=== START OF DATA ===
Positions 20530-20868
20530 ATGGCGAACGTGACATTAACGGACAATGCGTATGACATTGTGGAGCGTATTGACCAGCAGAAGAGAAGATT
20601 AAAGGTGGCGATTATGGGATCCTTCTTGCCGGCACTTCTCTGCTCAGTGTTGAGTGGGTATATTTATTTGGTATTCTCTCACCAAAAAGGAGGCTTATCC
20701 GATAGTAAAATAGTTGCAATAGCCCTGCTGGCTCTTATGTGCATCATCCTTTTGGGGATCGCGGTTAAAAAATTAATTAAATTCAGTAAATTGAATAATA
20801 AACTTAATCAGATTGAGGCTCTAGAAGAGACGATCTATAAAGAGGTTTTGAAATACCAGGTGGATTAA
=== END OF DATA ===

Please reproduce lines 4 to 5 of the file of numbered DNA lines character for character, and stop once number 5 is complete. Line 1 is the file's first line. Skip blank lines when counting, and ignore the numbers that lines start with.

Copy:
20701 GATAGTAAAATAGTTGCAATAGCCCTGCTGGCTCTTATGTGCATCATCCTTTTGGGGATCGCGGTTAAAAAATTAATTAAATTCAGTAAATTGAATAATA
20801 AACTTAATCAGATTGAGGCTCTAGAAGAGACGATCTATAAAGAGGTTTTGAAATACCAGGTGGATTAA